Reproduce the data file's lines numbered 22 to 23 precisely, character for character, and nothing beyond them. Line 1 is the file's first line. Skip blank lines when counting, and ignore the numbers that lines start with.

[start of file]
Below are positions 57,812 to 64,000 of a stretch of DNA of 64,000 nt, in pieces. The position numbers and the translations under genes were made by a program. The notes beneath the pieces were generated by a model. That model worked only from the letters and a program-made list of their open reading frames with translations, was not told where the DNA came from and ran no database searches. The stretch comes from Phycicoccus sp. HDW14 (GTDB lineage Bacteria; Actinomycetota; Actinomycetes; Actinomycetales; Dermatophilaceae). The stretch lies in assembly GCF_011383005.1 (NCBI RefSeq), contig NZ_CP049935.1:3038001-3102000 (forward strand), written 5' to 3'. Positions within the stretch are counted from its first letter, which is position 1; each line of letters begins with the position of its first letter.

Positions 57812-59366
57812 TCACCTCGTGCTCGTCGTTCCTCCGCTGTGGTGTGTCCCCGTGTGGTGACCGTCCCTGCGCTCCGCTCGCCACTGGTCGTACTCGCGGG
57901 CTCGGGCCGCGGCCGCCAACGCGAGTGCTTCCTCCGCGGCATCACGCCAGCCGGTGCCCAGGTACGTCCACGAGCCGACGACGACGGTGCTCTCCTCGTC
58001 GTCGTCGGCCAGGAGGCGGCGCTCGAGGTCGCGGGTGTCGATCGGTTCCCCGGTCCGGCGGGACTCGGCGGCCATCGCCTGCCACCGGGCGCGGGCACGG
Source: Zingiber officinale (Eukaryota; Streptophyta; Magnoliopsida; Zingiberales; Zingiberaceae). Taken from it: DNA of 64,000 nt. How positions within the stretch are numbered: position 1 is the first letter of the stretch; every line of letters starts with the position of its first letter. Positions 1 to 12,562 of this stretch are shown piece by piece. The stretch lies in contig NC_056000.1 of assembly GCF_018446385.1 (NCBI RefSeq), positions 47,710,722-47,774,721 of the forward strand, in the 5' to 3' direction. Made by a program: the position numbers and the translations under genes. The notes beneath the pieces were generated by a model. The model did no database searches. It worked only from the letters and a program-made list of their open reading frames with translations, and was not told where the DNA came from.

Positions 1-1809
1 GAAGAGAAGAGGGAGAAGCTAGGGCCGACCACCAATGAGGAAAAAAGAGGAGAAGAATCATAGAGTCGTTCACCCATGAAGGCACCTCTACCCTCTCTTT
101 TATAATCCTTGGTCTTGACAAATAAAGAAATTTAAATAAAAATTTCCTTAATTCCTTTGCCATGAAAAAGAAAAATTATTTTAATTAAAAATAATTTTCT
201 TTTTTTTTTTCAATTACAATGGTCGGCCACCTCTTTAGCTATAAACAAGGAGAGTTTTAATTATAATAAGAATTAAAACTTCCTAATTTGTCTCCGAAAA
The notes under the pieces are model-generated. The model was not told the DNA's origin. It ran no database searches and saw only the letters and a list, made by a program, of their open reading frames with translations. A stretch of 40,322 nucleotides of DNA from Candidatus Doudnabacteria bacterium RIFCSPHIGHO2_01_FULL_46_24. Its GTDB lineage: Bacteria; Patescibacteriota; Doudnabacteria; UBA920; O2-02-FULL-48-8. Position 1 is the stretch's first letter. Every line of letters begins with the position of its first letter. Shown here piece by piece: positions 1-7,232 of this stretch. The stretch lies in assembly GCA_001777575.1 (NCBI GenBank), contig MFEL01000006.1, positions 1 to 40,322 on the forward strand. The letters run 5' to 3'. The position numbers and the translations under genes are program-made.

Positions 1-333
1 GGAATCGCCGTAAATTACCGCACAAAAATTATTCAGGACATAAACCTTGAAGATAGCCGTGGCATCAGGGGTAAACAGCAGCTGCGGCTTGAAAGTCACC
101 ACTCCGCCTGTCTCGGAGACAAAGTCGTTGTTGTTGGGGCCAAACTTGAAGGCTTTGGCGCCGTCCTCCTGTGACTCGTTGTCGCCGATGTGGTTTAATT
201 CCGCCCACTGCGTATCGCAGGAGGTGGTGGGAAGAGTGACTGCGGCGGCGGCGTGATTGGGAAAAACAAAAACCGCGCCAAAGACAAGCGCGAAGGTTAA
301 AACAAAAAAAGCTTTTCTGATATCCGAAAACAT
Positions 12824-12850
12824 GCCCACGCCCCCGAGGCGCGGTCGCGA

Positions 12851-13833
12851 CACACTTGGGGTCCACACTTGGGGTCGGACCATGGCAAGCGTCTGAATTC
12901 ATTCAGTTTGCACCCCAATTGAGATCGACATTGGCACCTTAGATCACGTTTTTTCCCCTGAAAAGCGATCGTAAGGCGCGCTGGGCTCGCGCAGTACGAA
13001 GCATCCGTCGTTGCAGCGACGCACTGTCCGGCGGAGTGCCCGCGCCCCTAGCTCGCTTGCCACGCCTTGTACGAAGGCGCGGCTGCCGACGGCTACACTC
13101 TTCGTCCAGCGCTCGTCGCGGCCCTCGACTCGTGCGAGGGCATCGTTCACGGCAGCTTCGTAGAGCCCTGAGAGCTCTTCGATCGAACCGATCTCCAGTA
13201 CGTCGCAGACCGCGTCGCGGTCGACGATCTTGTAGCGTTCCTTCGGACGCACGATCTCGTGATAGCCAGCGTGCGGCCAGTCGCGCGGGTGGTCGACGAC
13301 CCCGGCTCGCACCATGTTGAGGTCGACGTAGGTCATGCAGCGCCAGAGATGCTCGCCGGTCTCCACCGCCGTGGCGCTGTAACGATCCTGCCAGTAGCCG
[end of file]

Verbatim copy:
13001 GCATCCGTCGTTGCAGCGACGCACTGTCCGGCGGAGTGCCCGCGCCCCTAGCTCGCTTGCCACGCCTTGTACGAAGGCGCGGCTGCCGACGGCTACACTC
13101 TTCGTCCAGCGCTCGTCGCGGCCCTCGACTCGTGCGAGGGCATCGTTCACGGCAGCTTCGTAGAGCCCTGAGAGCTCTTCGATCGAACCGATCTCCAGTA